Resource | Research | Food Security
Evaluation of Demonstration Projects to End Childhood Hunger (EDECH): Final Interim Evaluation Report

This study—authorized by the 2010 Child Nutrition Act—tests innovative strategies to end childhood hunger and food insecurity. The interim evaluation report describes (1) the demonstration projects, (2) planning and early implementation activities, and (3) findings from the baseline data collection for four projects located within Chickasaw Nation, Kentucky, Nevada, and Virginia. A fifth demonstration project was implemented in Navajo Nation but not evaluated due to changes in program design. The demonstrations occurred during 2015-2017 and operated for 12 to 24 months

Resource | Research | Demonstrations
Healthy Incentives Pilot (HIP) Interim Report

The Healthy Incentive Pilot (HIP) is being evaluated using a rigorous research design. Of the SNAP households in Hampden County, 7,500 were randomly assigned to the HIP group and the remaining households to the non-HIP group. The overall goal of the evaluation is to assess the impact of HIP on participants’ intake of fruits and vegetables. The Interim report provides early estimates of fruit and vegetable consumption among participants and other early pilot impacts four to six months after implementation. This report is based on participant surveys conducted just before and 4 to 6 months after implementation. The surveys include 24-hour dietary recalls in addition to information about attitudes and preferences for fruits and vegetables and shopping patterns. Analyses of participant spending and incentive earnings are presented based on EBT transactions data for the first 6 months of the pilot.

Resource | Research | Assessing/Improving Operations
Evaluation of the Expanded Off-Line EBT System in Ohio

This report describes how the Direction Card system works; the process undertaken by ODJFS and its EBT vendor to design, develop, and test the system; the implementation process and experiences; and the cost of system design, development, and implementation. Volume 2 of this report compares the ongoing administrative costs of system operations and system levels of benefit loss and diversion with those of on-line EBT systems and the Dayton pilot.

Resource | Research | Assessing/Improving Operations
Evaluation of Food Retailer Compliance Management Demonstrations in EBT Ready States and Related Initiatives

This study evaluates the Retailer Compliance Management Demonstrations in EBT-ready States. In these demonstrations, the State food stamp agencies in New Mexico (NM) and South Carolina (SC) assumed responsibility for managing the participation of food retailers in the FSP, a task previously managed exclusively by the federal government.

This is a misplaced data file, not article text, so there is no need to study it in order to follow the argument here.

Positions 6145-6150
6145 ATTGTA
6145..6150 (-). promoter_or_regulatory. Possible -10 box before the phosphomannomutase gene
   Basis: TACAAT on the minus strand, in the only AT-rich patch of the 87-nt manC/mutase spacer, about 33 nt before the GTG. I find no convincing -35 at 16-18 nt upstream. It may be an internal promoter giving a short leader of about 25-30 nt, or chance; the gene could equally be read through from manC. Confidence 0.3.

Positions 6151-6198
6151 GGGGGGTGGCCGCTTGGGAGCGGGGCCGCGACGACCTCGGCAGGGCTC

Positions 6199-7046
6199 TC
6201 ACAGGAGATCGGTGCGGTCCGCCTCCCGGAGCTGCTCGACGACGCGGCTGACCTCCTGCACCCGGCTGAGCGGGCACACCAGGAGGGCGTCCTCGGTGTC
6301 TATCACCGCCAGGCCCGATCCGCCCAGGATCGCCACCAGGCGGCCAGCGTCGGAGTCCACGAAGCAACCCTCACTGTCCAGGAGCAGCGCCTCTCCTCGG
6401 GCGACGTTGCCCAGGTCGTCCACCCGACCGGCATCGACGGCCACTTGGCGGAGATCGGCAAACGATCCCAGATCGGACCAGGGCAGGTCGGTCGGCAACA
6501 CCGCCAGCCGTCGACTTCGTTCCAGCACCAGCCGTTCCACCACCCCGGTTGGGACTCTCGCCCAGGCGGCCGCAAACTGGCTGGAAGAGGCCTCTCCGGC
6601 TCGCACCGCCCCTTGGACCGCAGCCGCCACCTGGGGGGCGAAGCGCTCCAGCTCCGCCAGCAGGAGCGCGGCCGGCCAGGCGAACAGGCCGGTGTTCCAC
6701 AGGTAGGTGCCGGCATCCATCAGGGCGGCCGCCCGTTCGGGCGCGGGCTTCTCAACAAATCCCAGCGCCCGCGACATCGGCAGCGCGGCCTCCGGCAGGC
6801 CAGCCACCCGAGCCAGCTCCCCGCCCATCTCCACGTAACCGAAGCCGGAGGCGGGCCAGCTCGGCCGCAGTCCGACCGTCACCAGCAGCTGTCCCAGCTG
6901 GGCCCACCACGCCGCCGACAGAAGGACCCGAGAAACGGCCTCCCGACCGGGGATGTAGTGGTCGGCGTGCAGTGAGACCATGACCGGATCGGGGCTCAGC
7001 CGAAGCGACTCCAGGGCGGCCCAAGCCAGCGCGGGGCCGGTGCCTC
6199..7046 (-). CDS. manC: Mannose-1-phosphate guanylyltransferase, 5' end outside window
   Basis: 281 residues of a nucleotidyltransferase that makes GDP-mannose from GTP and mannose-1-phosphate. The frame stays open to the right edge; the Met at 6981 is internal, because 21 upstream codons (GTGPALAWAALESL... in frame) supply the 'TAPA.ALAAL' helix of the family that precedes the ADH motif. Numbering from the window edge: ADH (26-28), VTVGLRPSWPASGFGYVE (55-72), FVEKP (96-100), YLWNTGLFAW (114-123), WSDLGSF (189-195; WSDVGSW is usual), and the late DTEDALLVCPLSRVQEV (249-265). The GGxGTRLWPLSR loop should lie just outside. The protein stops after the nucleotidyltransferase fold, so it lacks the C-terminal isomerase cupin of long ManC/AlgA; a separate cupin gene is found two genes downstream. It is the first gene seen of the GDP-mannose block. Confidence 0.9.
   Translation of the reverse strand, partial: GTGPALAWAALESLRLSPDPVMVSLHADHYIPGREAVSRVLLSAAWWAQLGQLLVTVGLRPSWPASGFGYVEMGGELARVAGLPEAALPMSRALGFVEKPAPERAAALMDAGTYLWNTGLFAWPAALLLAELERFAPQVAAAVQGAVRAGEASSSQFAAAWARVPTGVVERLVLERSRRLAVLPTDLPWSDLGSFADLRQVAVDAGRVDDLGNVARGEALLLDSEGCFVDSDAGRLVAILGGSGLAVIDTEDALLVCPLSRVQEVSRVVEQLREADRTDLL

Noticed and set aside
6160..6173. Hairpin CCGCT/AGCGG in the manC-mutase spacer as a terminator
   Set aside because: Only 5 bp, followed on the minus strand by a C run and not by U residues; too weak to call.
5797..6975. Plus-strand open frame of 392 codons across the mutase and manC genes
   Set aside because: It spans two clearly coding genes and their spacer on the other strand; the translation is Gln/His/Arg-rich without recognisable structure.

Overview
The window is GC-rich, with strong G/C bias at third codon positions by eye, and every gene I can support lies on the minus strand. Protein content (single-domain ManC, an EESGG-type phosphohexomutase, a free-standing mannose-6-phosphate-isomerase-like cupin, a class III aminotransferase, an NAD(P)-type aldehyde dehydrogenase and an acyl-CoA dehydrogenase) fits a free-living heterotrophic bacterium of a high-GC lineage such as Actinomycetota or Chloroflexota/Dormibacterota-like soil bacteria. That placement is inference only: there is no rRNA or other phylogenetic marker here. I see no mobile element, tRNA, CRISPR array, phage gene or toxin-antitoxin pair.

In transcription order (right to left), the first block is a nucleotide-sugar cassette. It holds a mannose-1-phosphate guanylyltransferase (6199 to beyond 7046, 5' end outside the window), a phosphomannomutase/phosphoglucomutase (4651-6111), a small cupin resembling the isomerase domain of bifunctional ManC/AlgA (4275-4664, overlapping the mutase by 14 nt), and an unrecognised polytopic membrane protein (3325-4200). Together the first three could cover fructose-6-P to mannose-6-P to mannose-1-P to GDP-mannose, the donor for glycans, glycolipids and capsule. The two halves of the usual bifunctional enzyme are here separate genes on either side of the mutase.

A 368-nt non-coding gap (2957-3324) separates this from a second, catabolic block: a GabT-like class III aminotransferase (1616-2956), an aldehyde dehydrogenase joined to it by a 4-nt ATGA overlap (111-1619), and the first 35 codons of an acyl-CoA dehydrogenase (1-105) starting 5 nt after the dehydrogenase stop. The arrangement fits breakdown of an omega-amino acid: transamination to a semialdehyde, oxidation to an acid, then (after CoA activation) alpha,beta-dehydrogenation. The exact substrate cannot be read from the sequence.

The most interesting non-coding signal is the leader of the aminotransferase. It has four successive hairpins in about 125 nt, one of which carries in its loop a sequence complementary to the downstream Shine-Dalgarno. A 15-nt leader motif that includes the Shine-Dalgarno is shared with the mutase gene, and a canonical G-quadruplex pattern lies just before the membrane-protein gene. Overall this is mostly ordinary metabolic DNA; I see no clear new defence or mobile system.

Resource | Research | Assessing/Improving Operations
Evaluation of Food Retailer Compliance Management Demonstrations in EBT-Ready States and Related Initiatives: Summary of Study of State Law Enforcement Agreements

The report is based on a telephone survey of all States with SLEB agreements and case studies of 6 States with noteworthy levels of SLEB agreement-generated activity.

Resource | Research | Payment Accuracy and Program Integrity
The Extent of Trafficking in the Food Stamp Program

This study was the first in a series of studies that estimated the extent of retailer-level SNAP benefit trafficking. The major findings included large stores having only half the store violation rate that smaller stores had. Additionally, the overall benefit trafficking rate was 13.0% as compared to 1.3% in the latest trafficking rate study.

Resource | Research | Assessing/Improving Operations
The Impacts of Off-Line Electronic Benefits Transfer Demonstration

The objectives of the demonstration were to determine the technological feasibility of offline EBT; whether it would be accepted by stakeholder groups; and whether it would be cost-effective.

Resource | Research | Assessing/Improving Operations
The Evaluation of the Alabama Food Stamp Cash-Out Demonstration

A fundamental issue in the design of the Food Stamp Program (FSP) is the form benefits should take. Advocates of the current coupon system argue that coupons are a direct and inexpensive way to ensure that food stamp benefits are used to purchase food; that, despite some evidence of fraud and benefit diversion under the current system, the unauthorized use of food stamps is relatively limited; and that coupons provide some measure of protection to food budgets from other demands on limited household resources. Advocates of replacing coupons with cash argue that the current system limits the food purchasing choices of participants, places a stigma on participation; and entails excessive costs for coupon issuance, transaction, and redemption.